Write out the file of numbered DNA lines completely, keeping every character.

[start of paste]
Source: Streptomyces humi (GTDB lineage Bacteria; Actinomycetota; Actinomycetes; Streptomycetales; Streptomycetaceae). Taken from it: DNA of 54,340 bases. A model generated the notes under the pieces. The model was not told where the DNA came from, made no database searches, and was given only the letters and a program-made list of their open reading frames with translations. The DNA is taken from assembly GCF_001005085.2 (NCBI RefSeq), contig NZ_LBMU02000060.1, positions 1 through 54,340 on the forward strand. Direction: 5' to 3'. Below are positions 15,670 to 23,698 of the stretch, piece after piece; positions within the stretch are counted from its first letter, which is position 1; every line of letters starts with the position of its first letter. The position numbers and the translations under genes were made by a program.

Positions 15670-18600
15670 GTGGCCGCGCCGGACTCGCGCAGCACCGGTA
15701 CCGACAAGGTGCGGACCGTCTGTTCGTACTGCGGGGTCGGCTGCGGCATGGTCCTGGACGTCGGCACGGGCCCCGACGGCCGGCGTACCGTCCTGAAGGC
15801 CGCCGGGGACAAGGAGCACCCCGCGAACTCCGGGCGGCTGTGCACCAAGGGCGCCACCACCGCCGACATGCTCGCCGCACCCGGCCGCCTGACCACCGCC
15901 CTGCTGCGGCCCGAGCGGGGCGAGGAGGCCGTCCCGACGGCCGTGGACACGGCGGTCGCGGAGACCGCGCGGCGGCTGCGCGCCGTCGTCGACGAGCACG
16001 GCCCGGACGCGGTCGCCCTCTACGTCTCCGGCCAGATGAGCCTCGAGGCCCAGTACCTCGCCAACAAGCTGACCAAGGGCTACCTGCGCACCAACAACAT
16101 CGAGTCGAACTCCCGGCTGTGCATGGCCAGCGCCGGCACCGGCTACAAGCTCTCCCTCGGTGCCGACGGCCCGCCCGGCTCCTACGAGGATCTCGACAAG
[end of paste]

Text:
Source: Streptomyces humi (GTDB lineage Bacteria; Actinomycetota; Actinomycetes; Streptomycetales; Streptomycetaceae). Taken from it: DNA of 54,340 bases. A model generated the notes under the pieces. The model was not told where the DNA came from, made no database searches, and was given only the letters and a program-made list of their open reading frames with translations. The DNA is taken from assembly GCF_001005085.2 (NCBI RefSeq), contig NZ_LBMU02000060.1, positions 1 through 54,340 on the forward strand. Direction: 5' to 3'. Below are positions 15,670 to 23,698 of the stretch, piece after piece; positions within the stretch are counted from its first letter, which is position 1; every line of letters starts with the position of its first letter. The position numbers and the translations under genes were made by a program.

Positions 15670-18600
15670 GTGGCCGCGCCGGACTCGCGCAGCACCGGTA
15701 CCGACAAGGTGCGGACCGTCTGTTCGTACTGCGGGGTCGGCTGCGGCATGGTCCTGGACGTCGGCACGGGCCCCGACGGCCGGCGTACCGTCCTGAAGGC
15801 CGCCGGGGACAAGGAGCACCCCGCGAACTCCGGGCGGCTGTGCACCAAGGGCGCCACCACCGCCGACATGCTCGCCGCACCCGGCCGCCTGACCACCGCC
15901 CTGCTGCGGCCCGAGCGGGGCGAGGAGGCCGTCCCGACGGCCGTGGACACGGCGGTCGCGGAGACCGCGCGGCGGCTGCGCGCCGTCGTCGACGAGCACG
16001 GCCCGGACGCGGTCGCCCTCTACGTCTCCGGCCAGATGAGCCTCGAGGCCCAGTACCTCGCCAACAAGCTGACCAAGGGCTACCTGCGCACCAACAACAT
16101 CGAGTCGAACTCCCGGCTGTGCATGGCCAGCGCCGGCACCGGCTACAAGCTCTCCCTCGGTGCCGACGGCCCGCCCGGCTCCTACGAGGATCTCGACAAG